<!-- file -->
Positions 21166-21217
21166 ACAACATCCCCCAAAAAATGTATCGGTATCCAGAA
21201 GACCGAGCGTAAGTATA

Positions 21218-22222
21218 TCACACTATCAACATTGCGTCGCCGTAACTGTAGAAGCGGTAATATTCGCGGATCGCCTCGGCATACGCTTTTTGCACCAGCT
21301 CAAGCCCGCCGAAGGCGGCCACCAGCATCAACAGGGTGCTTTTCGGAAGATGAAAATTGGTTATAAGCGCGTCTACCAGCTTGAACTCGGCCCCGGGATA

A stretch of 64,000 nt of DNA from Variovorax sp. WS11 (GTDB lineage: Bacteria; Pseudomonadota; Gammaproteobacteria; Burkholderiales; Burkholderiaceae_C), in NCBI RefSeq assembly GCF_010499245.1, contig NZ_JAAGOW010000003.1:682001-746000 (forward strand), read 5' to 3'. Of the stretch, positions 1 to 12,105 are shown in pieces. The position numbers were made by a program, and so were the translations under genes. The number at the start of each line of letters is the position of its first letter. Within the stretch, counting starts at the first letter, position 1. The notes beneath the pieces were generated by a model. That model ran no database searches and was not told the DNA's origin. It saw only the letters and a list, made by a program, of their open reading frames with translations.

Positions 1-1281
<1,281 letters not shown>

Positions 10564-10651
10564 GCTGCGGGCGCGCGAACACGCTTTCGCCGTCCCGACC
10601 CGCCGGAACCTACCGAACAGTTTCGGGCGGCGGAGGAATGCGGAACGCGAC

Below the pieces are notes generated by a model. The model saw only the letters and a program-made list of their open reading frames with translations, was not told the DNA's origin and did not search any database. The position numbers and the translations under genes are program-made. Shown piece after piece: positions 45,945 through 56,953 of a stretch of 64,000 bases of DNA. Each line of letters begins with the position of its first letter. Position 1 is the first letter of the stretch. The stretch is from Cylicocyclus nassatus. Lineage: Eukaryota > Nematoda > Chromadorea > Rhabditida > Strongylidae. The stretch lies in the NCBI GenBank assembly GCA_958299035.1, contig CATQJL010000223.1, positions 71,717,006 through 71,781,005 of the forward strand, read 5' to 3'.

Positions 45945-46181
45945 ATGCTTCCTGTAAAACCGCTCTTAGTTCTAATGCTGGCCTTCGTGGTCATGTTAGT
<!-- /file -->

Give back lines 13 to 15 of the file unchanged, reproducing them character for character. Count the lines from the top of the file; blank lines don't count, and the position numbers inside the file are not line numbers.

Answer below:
Below the pieces are notes generated by a model. The model saw only the letters and a program-made list of their open reading frames with translations, was not told the DNA's origin and did not search any database. The position numbers and the translations under genes are program-made. Shown piece after piece: positions 45,945 through 56,953 of a stretch of 64,000 bases of DNA. Each line of letters begins with the position of its first letter. Position 1 is the first letter of the stretch. The stretch is from Cylicocyclus nassatus. Lineage: Eukaryota > Nematoda > Chromadorea > Rhabditida > Strongylidae. The stretch lies in the NCBI GenBank assembly GCA_958299035.1, contig CATQJL010000223.1, positions 71,717,006 through 71,781,005 of the forward strand, read 5' to 3'.

Positions 45945-46181
45945 ATGCTTCCTGTAAAACCGCTCTTAGTTCTAATGCTGGCCTTCGTGGTCATGTTAGT